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A lyrebird in Paris : for clarinet, violoncello and piano

lyrebird in Paris


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A lyrebird in Paris : for clarinet, violoncello and piano / music by Jane Hammond.

Library shelf no. 785.2413/HAM 1 [Not for loan]

Work Overview

A Lyrebird in Paris was commissioned by the Lyrebird Music Society Inc. as part of their celebration of the ninetieth anniversary of their establishment in 1921 as the Melbourne branch of the British Music Society of Victoria. The branch was founded by the Melbourne-born socialite, music-lover and philanthropist Louise Berta Mosson Hanson Dyer (1888-1962). At the age of 42 Louise Dyer left Melbourne to make her home in Europe where she went on to found the music and record publishing company Éditions de L'Oiseau-Lyre in Paris in 1932. Louise named this company after that most spectacular and memorable of Australian birds the Superb Lyrebird. The first aim of her company was to produce a complete edition of the music of the French baroque composer François Couperin [le grand] (1668-1733), and the complete twelve volume set appeared in 1933. A number of the keyboard works in Volume IV have titles that refer to birds, such as "Les Fauvètes plaintives" (The plaintive warblers). L'Oiseaux-Lyre was also famous for its pioneering recordings of early instruments. Recordings such as Couperin's Pièces de violes performed on viola da gamba and harpsichord made in 1959. References to these works appear in A Lyrebird in Paris. For example, the cello part from bars 121-134 quotes freely from the viole Suite no. 1 in E minor.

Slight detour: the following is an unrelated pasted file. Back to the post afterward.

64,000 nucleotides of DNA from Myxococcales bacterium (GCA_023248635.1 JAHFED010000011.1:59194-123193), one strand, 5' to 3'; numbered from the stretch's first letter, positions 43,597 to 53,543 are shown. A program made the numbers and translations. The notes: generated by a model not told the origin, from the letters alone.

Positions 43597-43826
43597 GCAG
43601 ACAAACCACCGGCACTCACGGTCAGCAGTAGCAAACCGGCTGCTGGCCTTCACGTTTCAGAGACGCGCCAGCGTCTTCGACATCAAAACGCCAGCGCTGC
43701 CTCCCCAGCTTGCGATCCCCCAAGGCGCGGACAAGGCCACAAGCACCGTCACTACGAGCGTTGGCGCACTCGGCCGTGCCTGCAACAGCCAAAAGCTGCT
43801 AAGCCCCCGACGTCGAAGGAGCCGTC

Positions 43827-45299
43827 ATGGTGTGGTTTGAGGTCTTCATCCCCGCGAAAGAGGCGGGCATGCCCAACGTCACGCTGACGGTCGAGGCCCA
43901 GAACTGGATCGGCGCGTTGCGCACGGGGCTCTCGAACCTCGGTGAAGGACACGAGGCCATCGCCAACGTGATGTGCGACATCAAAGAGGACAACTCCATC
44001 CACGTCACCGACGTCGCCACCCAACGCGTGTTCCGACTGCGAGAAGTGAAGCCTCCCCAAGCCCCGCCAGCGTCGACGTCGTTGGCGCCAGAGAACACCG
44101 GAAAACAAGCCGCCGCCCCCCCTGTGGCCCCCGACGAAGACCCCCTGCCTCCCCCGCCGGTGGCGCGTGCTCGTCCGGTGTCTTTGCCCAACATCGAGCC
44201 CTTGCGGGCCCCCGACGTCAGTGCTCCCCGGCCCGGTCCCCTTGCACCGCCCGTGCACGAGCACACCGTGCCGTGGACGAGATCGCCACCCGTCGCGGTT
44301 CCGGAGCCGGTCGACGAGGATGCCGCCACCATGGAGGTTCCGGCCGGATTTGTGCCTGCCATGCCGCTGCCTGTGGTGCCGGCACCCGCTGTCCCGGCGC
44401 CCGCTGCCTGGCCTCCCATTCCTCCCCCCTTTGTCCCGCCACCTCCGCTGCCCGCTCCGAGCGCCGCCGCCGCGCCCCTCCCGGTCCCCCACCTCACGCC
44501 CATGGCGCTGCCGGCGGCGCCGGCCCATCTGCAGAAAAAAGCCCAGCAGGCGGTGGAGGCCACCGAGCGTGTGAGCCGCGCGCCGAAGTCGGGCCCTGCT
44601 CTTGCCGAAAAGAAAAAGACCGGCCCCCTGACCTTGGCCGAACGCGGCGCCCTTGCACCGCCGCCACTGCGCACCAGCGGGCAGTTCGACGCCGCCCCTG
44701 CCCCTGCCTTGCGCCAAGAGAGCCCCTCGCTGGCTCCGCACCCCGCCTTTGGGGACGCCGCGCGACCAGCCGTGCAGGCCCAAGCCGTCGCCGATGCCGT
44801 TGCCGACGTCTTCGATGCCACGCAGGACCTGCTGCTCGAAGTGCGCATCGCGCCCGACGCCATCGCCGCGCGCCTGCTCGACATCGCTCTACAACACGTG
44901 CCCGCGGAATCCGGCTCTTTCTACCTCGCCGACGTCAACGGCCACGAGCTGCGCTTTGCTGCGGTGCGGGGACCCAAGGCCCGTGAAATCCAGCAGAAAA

However, the overriding character of this work is the presence of the lyrebird and its home amongst the tree ferns, dense undergrowth and magnificent towering mountain ash of the wet sclerophyll forests close to Melbourne. I was particularly inspired by recordings made in the 1960s in Sherbrooke Forest near Melbourne, of a lyrebird's distinctive territorial and courtship calls. These recordings provided the starting point for much of the melodic, rhythmic and structural elements of the work.

The theme of connection to place is an important one for human beings today as we struggle to come to terms with our relationship with our natural environment. Incorporating my response to birdsong in my compositions is an engagement with the notion that I am part of an environment, just as these birds are.

Work Details

Year: 2011

Instrumentation: Clarinet, cello, piano.

Duration: 10 min.

Difficulty: Advanced

Dedication note: Dedicated to Ensemble Liaison, Lyrebird Music Society

Commission note: Commissioned by Lyrebird Music Society.

First performance: by Ensemble Liaison — 24 Sep 11. St Johns Southgate, Melbourne


Performances of this work

24 Sep 11: St Johns Southgate, Melbourne. Featuring Ensemble Liaison.

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